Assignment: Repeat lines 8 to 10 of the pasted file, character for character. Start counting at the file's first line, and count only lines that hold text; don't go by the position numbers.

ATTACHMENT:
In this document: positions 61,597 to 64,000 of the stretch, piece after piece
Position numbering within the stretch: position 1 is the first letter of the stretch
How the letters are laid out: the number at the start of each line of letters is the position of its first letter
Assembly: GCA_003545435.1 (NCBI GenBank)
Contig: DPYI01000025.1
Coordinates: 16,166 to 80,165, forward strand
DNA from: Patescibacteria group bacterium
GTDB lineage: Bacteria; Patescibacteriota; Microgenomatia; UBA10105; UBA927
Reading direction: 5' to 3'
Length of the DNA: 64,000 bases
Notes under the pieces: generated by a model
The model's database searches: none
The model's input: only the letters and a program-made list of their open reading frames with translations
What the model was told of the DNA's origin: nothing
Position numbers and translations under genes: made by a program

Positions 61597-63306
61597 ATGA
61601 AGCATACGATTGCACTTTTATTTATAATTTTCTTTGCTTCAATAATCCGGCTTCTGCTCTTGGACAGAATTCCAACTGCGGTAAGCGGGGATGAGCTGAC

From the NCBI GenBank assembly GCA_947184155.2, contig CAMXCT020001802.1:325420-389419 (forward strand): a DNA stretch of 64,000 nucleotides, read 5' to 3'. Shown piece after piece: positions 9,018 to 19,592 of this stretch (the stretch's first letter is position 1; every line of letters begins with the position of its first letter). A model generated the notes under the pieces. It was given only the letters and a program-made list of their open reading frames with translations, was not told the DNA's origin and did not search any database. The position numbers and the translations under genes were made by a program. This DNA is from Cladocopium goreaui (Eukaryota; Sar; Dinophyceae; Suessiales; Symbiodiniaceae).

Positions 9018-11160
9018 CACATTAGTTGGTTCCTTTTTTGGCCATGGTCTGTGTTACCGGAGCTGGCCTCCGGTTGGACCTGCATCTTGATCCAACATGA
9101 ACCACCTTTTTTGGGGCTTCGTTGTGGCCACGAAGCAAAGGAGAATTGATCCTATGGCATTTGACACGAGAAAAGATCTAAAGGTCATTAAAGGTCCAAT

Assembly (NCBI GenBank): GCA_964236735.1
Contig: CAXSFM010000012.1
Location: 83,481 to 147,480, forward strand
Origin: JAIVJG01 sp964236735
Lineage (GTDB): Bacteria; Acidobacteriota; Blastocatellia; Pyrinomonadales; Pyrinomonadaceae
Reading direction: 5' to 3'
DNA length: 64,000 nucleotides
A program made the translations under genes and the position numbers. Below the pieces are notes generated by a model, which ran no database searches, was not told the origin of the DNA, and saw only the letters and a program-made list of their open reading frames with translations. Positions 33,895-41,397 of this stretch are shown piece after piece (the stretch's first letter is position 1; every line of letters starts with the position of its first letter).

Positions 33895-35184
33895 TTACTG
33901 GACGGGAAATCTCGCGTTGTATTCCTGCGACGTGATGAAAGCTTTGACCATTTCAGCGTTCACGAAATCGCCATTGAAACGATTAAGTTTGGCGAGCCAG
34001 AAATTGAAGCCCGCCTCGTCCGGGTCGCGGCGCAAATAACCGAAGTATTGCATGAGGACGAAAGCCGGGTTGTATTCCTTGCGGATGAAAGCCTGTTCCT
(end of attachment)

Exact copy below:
GTDB lineage: Bacteria; Patescibacteriota; Microgenomatia; UBA10105; UBA927
Reading direction: 5' to 3'
Length of the DNA: 64,000 bases